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Marjuki, Gerard van der Schrier, Albert M. G. Klein Tank, Else J.M. van den Besselaar, Nurhayati, and Y. S. Swarinoto

Abstract

Climate indices are analyzed using a newly developed dataset with station-based daily data for Southeast Asia. With rice the staple food of the diet in the region, the indices used are aimed at agriculture, specifically rice production, and include the onset of the wet season and the nighttime temperature. Three indices are used to estimate the onset of the wet season. Despite a quantitative lack of similarity between these indices (although they are strongly correlated), the progression of the wet season over the area matches existing descriptions. Trends in the onset date of the wet season calculated over 1971–2012 are only statistically significant for a few stations; there are no signs that a wide spread delay as anticipated by future climate scenarios is already taking place. A positive trend in the nighttime temperature over the region is observed with values up to 0.7°C decade−1. For a selection of stations the change in distribution of nighttime temperatures is analyzed when comparing the 1971–90 period with the 1991–2010 period. They show a shift of the median to higher temperatures, and the decline in the number of relatively cool nights is stronger than the increase in the number of relatively warm nights.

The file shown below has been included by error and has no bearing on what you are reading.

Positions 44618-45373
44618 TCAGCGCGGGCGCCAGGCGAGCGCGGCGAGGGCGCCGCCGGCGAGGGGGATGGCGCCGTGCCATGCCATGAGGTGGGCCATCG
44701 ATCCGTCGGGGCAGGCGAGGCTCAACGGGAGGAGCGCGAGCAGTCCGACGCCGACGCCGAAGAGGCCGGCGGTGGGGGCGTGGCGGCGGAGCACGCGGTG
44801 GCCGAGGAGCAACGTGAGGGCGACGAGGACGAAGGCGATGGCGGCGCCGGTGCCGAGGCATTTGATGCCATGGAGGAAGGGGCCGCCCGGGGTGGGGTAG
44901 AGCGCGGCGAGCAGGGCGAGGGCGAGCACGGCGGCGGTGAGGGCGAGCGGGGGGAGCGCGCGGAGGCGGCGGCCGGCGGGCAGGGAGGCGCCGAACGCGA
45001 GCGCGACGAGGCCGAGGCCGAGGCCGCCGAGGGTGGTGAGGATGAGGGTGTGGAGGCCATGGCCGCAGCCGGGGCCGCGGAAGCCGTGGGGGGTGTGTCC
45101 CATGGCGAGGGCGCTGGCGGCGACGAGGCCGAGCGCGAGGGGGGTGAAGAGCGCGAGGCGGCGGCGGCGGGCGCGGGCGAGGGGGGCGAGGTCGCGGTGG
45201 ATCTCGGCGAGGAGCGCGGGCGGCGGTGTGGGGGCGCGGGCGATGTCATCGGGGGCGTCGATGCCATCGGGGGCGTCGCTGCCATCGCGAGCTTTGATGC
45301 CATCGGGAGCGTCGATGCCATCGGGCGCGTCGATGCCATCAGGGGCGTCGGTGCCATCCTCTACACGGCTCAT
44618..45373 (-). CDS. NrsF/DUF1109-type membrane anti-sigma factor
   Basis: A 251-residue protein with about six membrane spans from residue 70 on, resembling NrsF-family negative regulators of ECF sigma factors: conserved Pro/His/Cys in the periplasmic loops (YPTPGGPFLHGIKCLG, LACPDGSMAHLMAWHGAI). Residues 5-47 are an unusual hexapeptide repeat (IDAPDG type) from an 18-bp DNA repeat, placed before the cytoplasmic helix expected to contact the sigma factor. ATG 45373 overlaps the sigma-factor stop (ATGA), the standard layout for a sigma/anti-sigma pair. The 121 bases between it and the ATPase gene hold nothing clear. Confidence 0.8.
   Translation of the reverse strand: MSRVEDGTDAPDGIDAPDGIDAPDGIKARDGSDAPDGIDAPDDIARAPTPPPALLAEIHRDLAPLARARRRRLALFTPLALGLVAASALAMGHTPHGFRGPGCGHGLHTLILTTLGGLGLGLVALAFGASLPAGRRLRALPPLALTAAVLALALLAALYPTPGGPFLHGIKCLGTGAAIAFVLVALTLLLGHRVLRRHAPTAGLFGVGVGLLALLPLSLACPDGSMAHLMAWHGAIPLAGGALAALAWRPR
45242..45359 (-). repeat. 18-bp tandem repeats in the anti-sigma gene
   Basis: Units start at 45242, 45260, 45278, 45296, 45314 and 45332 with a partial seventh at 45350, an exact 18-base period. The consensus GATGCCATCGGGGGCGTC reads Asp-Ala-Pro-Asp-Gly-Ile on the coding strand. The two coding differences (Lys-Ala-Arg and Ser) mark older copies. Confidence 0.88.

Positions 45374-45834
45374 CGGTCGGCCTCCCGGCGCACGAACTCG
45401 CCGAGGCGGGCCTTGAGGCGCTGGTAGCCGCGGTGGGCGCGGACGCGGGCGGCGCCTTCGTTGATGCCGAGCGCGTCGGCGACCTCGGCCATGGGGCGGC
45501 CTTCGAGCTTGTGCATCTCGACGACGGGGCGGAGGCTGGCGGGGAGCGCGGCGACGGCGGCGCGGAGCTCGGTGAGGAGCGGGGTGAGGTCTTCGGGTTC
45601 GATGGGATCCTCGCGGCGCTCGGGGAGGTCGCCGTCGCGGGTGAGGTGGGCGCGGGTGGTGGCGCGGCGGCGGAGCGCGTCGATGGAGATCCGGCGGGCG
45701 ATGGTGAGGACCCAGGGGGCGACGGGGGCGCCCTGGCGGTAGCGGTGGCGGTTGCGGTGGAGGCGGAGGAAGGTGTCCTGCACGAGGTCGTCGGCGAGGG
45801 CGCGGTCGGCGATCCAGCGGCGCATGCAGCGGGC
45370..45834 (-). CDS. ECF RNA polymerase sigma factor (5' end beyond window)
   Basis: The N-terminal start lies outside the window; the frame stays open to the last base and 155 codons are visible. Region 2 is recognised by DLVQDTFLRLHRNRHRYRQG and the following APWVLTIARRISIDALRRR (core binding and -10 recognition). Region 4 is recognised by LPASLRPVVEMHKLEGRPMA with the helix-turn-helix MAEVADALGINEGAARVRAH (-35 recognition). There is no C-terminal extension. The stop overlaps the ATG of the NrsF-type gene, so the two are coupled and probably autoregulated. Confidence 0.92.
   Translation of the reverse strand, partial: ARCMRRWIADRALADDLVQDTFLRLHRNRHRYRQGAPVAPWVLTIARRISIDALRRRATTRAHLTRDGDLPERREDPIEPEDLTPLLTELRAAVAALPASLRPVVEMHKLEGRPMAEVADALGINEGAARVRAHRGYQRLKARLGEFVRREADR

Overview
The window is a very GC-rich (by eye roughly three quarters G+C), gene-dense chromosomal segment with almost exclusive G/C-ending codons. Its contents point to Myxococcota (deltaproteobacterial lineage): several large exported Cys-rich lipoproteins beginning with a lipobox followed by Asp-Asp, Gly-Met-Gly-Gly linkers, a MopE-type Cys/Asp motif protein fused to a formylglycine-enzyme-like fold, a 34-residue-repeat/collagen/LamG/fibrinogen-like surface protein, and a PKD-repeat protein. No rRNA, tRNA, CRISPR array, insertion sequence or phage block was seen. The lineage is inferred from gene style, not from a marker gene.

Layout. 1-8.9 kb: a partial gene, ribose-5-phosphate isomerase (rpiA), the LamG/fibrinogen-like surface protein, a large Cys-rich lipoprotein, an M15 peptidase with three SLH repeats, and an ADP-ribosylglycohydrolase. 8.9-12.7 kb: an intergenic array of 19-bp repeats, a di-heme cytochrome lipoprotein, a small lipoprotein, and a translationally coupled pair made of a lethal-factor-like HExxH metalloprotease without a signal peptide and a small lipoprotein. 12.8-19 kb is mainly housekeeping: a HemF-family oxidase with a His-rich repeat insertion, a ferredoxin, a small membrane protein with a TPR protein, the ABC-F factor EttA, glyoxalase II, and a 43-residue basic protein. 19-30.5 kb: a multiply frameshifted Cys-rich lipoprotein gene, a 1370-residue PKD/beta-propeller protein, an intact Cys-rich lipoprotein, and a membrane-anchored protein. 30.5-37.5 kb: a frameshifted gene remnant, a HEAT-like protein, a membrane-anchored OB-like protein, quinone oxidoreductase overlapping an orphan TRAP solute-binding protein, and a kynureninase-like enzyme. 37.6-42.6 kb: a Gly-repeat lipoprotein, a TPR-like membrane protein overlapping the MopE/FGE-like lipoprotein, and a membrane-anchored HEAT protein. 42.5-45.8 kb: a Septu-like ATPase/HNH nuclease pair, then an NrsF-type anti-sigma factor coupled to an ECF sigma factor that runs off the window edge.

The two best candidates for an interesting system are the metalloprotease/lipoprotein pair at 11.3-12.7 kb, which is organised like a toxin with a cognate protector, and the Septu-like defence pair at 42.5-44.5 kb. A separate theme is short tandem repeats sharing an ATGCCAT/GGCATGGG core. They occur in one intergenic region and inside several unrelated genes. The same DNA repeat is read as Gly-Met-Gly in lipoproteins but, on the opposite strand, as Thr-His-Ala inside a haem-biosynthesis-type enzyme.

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Else J. M. van den Besselaar, Gerard van der Schrier, Richard C. Cornes, Aris Suwondo Iqbal, and Albert M. G. Klein Tank

Abstract

This study introduces a new daily high-resolution land-only observational gridded dataset, called SA-OBS, for precipitation and minimum, mean, and maximum temperature covering Southeast Asia. This dataset improves upon existing observational products in terms of the number of contributing stations, in the use of an interpolation technique appropriate for daily climate observations, and in making estimates of the uncertainty of the gridded data. The dataset is delivered on a 0.25° × 0.25° and a 0.5° × 0.5° regular latitude–longitude grid for the period 1981–2014. The dataset aims to provide best estimates of grid square averages rather than point values to enable direct comparisons with regional climate models. Next to the best estimates, daily uncertainties are quantified. The underlying daily station time series are collected in cooperation between meteorological services in the region: the Southeast Asian Climate Assessment and Dataset (SACA&D). Comparisons are made with station observations and other gridded station or satellite-based datasets (APHRODITE, CMORPH, TRMM). The comparisons show that vast differences exist in the average daily precipitation, the number of rainy days, and the average precipitation on a wet day between these datasets. SA-OBS closely resembles the station observations in terms of dry/wet frequency, the timing of precipitation events, and the reproduction of extreme precipitation. New versions of SA-OBS will be released when the station network in SACA&D has grown further.

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